The next big thing in social media? Pinterest gets 2m visits in UK

08/03/2012

Pinterest, an online pinboard that lets people share images and interests, is starting to attract attention in the UK after soaring in popularity in the US, according to new figures. According to Hitwise data, in January 2012 Pinterest was the 46th most popular social network in the UK, up from 65th position in December 2011 and up from 966th position when it first started gaining traction in the UK in March 2011.

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The growth of visits to Pinterest has been fairly rapid but in particular there was a big jump between December and January.

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Since March 2011 Pinterest has gone from 57,000 visits a month to over 1 million visits a month in October 2011. However the real growth spurt came between December and January when Pinterest increased UK Internet visits by 55% to 1.9 million a month.

January 2012 also represented a peak in average visit session time for Pinterest, with the average visit lasting 14 minutes 38 seconds, up from 8 minutes and 33 seconds in March 2011.

This shows that people not only are people visiting Pinterest more, they are also more engaged with the website as they have more interesting content to browse through.

Pinterest relies heavily on other social networks as a source of traffic. In fact social media was responsible for 27% of all visits coming to Pinterest in January, more than any other category online including search (19.5% of visits).

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The bar chart above also shows that since the site’s launch Pinterest has increased its reliance on social traffic as well as growth in the proportion of visits coming from search engines.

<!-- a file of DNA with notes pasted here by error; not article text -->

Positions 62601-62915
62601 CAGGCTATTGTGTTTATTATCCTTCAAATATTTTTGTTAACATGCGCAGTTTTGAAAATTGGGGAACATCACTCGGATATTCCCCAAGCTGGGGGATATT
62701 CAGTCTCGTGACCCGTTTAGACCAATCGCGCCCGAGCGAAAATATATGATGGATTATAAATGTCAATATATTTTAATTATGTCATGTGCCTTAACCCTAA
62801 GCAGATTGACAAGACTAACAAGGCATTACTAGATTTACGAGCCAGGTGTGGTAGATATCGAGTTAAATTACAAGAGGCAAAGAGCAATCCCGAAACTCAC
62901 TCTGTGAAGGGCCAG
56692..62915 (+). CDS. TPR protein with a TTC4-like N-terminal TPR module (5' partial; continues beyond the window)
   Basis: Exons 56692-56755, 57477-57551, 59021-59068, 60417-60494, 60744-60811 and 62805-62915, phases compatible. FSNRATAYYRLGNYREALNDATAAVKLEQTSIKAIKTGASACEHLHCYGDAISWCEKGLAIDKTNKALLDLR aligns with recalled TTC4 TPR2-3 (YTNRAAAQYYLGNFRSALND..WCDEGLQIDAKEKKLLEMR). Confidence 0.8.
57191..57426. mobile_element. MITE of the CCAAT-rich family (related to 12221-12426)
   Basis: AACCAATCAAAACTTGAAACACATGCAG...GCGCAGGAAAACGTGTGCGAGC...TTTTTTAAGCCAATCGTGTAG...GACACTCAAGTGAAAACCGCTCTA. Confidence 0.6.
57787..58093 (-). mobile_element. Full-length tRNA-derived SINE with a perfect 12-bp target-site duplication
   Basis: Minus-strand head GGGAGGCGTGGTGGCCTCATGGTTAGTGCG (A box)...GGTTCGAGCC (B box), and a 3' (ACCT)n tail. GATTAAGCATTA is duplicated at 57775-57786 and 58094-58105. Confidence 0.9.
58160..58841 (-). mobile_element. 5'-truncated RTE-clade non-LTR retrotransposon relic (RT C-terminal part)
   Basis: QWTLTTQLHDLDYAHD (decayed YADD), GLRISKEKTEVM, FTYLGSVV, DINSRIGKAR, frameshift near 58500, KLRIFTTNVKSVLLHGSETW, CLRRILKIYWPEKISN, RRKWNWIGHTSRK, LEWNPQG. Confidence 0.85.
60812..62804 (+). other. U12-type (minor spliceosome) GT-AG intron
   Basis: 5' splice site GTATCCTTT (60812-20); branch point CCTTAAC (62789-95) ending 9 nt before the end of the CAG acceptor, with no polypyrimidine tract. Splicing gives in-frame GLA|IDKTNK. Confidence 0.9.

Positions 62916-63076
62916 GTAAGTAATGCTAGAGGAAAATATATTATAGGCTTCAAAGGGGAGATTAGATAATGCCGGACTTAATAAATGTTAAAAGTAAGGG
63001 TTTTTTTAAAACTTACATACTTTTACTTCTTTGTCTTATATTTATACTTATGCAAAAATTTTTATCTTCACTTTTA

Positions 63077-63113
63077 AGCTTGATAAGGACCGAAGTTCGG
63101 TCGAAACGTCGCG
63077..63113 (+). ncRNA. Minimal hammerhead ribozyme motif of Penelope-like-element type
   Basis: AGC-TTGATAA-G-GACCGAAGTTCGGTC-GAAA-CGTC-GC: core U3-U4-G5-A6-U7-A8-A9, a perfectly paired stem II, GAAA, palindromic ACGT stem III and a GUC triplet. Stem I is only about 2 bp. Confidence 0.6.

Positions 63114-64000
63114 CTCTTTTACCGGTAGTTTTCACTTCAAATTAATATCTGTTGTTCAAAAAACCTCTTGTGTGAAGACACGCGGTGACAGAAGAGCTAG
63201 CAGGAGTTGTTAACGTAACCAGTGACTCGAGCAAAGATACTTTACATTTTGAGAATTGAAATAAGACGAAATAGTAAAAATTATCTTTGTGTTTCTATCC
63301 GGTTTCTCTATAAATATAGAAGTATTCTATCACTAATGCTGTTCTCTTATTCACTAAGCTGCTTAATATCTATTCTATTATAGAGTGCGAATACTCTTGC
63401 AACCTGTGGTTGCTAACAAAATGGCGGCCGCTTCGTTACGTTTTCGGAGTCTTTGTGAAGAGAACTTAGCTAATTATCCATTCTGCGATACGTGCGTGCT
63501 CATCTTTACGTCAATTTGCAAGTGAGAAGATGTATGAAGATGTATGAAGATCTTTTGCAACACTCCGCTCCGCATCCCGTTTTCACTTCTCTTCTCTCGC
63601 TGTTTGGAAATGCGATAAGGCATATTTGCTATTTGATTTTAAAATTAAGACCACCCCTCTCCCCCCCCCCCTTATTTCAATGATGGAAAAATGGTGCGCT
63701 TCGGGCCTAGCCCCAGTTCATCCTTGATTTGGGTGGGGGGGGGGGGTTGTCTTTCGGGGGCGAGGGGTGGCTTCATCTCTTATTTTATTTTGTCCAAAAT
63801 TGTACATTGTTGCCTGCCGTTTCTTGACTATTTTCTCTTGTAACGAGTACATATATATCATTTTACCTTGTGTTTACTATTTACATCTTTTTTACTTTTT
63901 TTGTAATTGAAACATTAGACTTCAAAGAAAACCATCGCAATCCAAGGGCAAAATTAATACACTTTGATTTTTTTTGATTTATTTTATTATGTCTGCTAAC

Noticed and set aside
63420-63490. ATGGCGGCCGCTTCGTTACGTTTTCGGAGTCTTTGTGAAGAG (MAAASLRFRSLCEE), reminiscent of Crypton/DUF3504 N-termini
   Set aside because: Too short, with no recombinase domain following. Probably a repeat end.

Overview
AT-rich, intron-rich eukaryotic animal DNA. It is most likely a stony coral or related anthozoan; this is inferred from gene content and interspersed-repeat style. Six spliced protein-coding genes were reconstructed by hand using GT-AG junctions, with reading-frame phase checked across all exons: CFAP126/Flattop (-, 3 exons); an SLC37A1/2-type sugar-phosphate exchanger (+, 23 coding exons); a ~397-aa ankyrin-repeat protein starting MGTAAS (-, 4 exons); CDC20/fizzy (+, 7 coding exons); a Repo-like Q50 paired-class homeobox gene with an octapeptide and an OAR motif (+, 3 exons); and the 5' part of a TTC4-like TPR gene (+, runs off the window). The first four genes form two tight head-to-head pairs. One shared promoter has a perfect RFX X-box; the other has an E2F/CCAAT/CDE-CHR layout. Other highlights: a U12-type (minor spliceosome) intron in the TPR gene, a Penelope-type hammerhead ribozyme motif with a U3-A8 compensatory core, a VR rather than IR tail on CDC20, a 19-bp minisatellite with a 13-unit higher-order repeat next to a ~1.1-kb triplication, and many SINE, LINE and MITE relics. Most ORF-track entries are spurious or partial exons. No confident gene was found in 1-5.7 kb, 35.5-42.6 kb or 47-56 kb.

Google UK remains the single biggest source of traffic, responsible for 17.5% of all clicks coming to Pinterest in January, but Facebook was a very close second with 16.9% of all clicks coming direct from a Facebook page.

As Pinterest starts to find its feet in the UK, using the Experian Mosaic demographics we can see who are the early adopters using the website.

Looking at the Mosaic types visiting Pinterest in the last 12 weeks, the early adopters are Study Buddies, University Fringe, Urban Cool and Bright Young Things.

These are primarily students or graduates in the early stages of working life, who are well educated and live in the urban areas of the UK.

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Hitwise post code demographics confirms that a lot of the visits to Pinterest are coming from the big cities, with London Internet users 31% more likely to visit Pinterest than the average user, and university cities Oxford, Cambridge, Bristol, Nottingham and Edinburgh all registering more visits than the population averages.

Inevitably with the growing popularity of a new social network will come the question of whether Pinterest is a threat to the well established social media players like Facebook and Twitter.

At this stage, Pinterest is some way off being able to challenge the likes of Facebook, which receives over a billion visits a month in the UK alone.

In the report, Hitwise stated that even if Pinterest continues to grow there is no reason to suggest that it presents a threat to Facebook, Twitter or the other major social networks.

The research firm said that historical data suggests that if a social site is sufficiently different from its predecessors it can flourish in harmony rather than in competition with other social networks.

Facebook and Twitter for example are very different social sites and cater to different needs and applications. They are not direct rivals, and our clickstream data shows that the interaction between the two sites is very strong, indicating there are many people online who use both networks freely, the company said.

The future of Pinterest in the UK at least will depend on how it differentiates itself from the competition and whether users have enough to keep them coming back to the website as well as using their other social profiles. We will be monitoring the results with interest and as always keeping you up to date with the latest stats and developments.

Source: www.hitwise.com

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